Slow Medicine in Fast Times: Tibetan Medical Responses to Disaster
Séance du séminaire de la chaire Anthropologie et santé mondiale de Vinh-Kim Nguyen avec comme invitée Sienna Craig, Dartmouth College, Etats-Unis.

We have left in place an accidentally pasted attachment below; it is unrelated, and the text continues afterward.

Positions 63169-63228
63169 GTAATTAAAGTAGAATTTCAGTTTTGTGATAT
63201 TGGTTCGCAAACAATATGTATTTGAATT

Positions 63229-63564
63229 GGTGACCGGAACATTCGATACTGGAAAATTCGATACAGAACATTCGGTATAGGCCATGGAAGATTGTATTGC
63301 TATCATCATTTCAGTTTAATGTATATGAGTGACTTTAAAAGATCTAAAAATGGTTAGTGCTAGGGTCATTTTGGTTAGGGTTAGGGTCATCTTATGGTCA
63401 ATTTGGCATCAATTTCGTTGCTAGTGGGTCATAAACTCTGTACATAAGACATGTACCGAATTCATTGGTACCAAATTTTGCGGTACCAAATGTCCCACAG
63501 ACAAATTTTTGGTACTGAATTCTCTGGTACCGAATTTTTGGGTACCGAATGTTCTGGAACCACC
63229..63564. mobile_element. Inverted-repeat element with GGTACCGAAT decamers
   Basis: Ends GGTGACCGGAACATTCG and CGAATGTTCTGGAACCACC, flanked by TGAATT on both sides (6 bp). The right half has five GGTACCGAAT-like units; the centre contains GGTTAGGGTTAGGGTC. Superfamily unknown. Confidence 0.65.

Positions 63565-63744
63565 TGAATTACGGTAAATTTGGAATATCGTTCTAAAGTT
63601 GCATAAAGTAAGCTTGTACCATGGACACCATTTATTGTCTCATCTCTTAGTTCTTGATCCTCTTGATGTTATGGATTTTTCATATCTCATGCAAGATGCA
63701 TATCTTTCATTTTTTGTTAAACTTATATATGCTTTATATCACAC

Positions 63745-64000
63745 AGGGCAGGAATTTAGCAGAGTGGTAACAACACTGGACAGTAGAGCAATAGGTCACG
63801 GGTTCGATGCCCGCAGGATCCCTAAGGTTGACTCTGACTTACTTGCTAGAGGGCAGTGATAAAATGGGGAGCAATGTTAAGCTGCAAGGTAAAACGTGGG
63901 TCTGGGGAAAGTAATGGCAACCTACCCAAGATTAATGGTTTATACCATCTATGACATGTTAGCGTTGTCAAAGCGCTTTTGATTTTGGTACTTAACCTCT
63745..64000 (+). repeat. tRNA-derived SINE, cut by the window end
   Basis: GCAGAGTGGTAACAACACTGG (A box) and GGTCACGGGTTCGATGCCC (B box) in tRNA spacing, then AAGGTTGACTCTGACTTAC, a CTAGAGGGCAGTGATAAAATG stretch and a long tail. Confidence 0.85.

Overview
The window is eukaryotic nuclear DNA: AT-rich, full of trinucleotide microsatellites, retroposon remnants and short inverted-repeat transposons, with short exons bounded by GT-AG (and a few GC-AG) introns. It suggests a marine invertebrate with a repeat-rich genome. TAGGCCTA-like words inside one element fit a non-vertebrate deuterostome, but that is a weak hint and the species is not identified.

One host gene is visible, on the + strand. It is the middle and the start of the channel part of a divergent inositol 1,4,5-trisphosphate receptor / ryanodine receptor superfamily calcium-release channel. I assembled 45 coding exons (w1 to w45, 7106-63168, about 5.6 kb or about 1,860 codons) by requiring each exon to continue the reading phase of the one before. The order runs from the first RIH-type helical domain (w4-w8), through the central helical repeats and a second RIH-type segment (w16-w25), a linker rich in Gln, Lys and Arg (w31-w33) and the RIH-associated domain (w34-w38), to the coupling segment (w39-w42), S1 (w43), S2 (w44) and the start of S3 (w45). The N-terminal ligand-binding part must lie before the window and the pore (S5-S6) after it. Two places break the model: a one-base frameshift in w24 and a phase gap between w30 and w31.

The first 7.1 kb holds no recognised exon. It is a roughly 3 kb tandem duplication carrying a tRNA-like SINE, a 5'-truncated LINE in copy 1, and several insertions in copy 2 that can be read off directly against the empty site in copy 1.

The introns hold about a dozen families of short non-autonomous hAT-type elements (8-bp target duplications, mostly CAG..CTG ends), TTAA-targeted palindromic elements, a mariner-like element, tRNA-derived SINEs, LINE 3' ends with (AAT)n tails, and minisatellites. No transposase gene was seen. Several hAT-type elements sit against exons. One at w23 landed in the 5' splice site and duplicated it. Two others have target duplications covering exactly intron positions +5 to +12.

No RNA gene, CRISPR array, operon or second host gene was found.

It is often said that traditional medicine, including Tibetan medicine, succeeds in the treatment of chronic conditions, whereas biomedicine is a better option for acute care. Such a distinction is raised not only by biomedical practitioners and patients but also by Tibetan physicians. Indeed, it is part of how Tibetan medical ‘neo-traditionalism’ (Pordié 2008) operates. However, this framework is incomplete and limited. The limitations of this dichotomy become particularly apparent when considering health care needs that are biological, psychological, and social. Such health care needs present in particular ways during states of emergency, such as natural disasters. While multinational biomedical institutions have only relatively recently begun to acknowledge a ‘bio-psycho-social’ framework, arguably this type of understanding has been long present in the practice of Tibetan medicine. Even so, determining how, where, and to what ends to deploy traditional medicine in such moments remains debated in global health circles and under-represented in scholarship. This paper uses ethnographic examples of the role that Tibetan medicine has played in response to earthquakes in Yushu Tibetan Autonomous Prefecture, China (2010), and in Nepal this year (2015) to suggest a rethinking of what traditional medicine is ‘good for’ within the context of emergency response.